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Minnesota will threaten you, then buy you a drink

Note: I’m a columnist for the Reader Weekly, an alt-weekly newspaper in Duluth, MN. Every Tuesday I post a new column.

 
Don’t ever cross a Minnesotan. People in Minnesota mean business. We may not be the biggest or the best-known state, and brain-dead people in California may think we’re a providence in Canada (true story), but we’re a state worth respecting.

Who built the world’s biggest mall for absolutely no reason whatsoever? Minnesota. Who had an openly gay Republican running for office without much controversy? Minnesota. Who elected the first Muslim to Congress? Minnesota. Who has a festival every year called “Taste of Minnesota” that is held specifically so fat people can get fatter? Minnesota. Who has voted for Democratic presidents consistently since 1976, longer than any other so-called liberal state? Minnesota.

Those hippies in Berkeley and hipsters in New York have nothing on us. When you piss off a Minnesotan, we do crazy things like shout at you in Norwegian or chuck a beer bottle at your head. If you’re really rude, we might do both at the same time. If you’re too far away to have a bottle chucked at you, we might secede from the United States just to spite you.

No, really. On July 13, 1977, the town of Kinney, MN seceded from the United States because they couldn’t get money to repair their water system. Their population had doubled because of the mining boom, and they badly needed the repairs. They asked for state funding and were denied. They asked for national funding and were denied. Then they said “You done tickled my angry for the last time, city folk” and wrote an official letter of secession.

A drunk man’s recap of the Democratic Party debate

Note: I’m a columnist for the Reader Weekly, an alt-weekly newspaper in Duluth, MN. Every Tuesday I post a new column.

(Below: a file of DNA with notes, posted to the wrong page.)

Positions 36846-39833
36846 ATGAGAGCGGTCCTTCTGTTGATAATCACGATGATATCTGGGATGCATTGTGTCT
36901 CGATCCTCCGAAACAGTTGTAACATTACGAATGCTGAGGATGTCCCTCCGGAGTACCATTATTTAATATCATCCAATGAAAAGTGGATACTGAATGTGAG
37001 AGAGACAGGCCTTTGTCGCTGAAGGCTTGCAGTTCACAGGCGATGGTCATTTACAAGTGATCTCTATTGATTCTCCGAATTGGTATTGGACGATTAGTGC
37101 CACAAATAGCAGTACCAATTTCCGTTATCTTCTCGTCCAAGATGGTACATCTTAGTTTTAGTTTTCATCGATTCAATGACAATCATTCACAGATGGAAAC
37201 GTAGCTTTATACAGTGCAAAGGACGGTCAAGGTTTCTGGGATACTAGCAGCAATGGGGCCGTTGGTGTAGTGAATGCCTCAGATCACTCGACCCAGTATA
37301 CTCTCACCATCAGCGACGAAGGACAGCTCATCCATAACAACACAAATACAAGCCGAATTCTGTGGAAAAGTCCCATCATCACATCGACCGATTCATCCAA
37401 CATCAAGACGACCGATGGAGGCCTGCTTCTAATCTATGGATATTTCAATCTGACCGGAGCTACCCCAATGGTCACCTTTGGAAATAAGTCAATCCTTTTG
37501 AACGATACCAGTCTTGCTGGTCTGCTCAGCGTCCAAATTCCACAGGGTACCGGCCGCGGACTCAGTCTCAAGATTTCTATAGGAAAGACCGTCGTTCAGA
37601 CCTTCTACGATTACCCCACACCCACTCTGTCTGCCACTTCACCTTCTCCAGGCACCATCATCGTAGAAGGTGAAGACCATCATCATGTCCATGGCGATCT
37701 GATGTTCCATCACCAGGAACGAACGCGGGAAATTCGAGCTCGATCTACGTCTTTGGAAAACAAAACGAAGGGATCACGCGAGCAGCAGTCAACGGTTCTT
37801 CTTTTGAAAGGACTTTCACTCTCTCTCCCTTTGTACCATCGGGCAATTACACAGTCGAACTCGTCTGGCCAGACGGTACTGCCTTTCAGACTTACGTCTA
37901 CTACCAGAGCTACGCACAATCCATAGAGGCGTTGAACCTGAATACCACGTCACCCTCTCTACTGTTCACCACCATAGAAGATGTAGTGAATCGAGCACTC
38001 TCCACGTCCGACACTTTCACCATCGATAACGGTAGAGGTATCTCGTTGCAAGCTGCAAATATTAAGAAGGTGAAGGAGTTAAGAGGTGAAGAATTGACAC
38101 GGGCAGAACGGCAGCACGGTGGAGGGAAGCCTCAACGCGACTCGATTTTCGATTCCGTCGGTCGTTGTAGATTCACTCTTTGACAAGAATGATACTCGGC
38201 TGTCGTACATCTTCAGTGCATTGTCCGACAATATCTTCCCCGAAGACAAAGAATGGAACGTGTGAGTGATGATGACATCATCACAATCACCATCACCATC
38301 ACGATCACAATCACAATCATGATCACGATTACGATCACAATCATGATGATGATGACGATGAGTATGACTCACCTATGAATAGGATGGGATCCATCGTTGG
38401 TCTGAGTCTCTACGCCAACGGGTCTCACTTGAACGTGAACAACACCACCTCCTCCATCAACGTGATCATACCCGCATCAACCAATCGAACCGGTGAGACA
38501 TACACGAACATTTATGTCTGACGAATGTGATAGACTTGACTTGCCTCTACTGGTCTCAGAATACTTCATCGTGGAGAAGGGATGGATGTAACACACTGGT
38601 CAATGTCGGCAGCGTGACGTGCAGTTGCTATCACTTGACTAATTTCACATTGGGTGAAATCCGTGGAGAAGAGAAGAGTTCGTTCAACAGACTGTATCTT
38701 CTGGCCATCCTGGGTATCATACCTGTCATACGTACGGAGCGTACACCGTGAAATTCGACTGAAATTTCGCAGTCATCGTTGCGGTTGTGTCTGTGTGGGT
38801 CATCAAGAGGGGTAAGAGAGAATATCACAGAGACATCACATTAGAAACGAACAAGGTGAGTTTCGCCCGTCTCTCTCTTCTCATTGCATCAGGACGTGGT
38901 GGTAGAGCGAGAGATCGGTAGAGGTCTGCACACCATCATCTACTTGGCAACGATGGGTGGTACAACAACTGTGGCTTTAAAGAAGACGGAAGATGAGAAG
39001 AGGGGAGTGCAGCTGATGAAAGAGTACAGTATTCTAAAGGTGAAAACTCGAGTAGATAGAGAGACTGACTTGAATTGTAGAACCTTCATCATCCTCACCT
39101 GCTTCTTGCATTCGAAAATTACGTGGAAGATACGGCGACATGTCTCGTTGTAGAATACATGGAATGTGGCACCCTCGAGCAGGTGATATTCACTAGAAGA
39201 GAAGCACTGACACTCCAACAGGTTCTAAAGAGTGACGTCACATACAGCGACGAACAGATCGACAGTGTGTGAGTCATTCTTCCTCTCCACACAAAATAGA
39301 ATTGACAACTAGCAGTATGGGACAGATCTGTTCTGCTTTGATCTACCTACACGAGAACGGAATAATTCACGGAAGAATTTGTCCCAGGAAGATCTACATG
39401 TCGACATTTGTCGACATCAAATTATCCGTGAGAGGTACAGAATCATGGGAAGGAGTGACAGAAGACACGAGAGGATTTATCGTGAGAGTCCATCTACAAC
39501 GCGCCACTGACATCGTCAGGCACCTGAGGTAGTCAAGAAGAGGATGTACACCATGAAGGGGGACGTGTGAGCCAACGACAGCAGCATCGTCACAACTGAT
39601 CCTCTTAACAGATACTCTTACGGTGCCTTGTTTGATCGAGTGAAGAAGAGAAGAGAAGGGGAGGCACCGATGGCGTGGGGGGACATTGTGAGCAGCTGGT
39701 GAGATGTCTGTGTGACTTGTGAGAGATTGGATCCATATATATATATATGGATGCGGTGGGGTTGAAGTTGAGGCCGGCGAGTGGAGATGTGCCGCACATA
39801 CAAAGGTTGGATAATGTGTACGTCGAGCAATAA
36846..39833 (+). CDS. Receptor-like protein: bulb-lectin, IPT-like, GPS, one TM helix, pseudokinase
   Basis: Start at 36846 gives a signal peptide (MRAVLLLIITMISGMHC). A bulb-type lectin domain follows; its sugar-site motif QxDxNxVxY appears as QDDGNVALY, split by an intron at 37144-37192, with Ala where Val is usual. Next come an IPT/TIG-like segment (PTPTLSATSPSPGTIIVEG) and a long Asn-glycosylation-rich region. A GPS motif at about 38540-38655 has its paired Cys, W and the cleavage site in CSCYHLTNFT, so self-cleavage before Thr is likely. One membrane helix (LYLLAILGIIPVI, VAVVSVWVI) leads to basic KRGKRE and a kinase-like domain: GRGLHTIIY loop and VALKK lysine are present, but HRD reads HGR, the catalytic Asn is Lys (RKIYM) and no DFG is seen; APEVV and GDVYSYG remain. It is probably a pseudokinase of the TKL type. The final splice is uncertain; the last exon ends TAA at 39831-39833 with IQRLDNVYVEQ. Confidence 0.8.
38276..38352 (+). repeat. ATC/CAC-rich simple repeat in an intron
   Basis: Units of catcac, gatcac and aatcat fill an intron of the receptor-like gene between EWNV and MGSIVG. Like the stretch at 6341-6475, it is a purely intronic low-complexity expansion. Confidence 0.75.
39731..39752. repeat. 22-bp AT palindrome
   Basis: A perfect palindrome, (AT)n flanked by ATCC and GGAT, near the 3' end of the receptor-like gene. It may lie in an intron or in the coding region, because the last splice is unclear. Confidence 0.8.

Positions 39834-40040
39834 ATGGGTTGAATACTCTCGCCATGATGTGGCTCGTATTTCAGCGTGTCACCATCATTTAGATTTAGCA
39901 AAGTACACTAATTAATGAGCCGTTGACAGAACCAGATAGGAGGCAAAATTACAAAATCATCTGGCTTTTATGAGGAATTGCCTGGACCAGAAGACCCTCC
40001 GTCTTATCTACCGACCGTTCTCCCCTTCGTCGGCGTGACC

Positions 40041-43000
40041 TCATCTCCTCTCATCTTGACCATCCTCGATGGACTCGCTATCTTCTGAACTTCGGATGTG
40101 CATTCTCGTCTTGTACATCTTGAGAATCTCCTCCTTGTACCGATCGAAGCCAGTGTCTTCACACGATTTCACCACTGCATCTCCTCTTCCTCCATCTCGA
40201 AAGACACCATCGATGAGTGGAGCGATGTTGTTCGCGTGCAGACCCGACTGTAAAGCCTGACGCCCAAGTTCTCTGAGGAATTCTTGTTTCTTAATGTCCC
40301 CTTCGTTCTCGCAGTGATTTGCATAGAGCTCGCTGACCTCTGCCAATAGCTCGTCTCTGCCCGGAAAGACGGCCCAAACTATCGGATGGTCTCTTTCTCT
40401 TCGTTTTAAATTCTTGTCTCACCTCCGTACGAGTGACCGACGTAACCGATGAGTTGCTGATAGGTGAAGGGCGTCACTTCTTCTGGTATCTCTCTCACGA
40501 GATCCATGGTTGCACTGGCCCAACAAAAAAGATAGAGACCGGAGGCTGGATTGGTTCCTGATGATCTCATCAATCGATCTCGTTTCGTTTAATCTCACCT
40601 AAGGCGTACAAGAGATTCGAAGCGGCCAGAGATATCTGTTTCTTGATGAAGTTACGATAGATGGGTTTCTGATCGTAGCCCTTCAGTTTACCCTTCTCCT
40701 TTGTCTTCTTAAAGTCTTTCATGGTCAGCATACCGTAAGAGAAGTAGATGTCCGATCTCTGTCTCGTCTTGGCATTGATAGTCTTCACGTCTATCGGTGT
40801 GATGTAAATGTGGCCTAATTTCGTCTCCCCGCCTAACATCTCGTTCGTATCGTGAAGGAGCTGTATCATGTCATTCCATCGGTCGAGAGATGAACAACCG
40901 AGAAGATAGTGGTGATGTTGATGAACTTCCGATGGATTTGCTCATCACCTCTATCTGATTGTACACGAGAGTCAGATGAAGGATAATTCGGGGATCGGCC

Fade in on wealthy white people looking uncomfortable amongst the sea of black people at Howard University, or as I like to call it, “Obama Slam Dunk Country”.

Patrick Swygert is introduced. I assume he’s the moderator, but he’s not. I roll my eyes. Tom Joyner is introduced. I assume he’s the moderator, but he’s not. I sigh audibly. Seven thousand more people are introduced. None of them are the moderator. I throw my bottle of scotch at the TV.

Tavis Smiley is introduced. He claims to be the moderator. I’m now suspicious of anyone who claims to be the moderator. Smiley’s stern opening speech makes me think he’ll open the debate by shouting things like “How many black people have you met! Answer me, Biden!” This thought makes me giddy like a schoolgirl.

The candidates are introduced. Hillary Clinton has been wearing the same pantsuit since 1993. Jesus. Haven’t they invented a second kind of boring work clothing for women yet?

Barack Obama gets only slightly bigger cheers than the rest of the candidates. Somehow I find myself offended by this, despite my lack of blackness.

My life is not like Penthouse Forum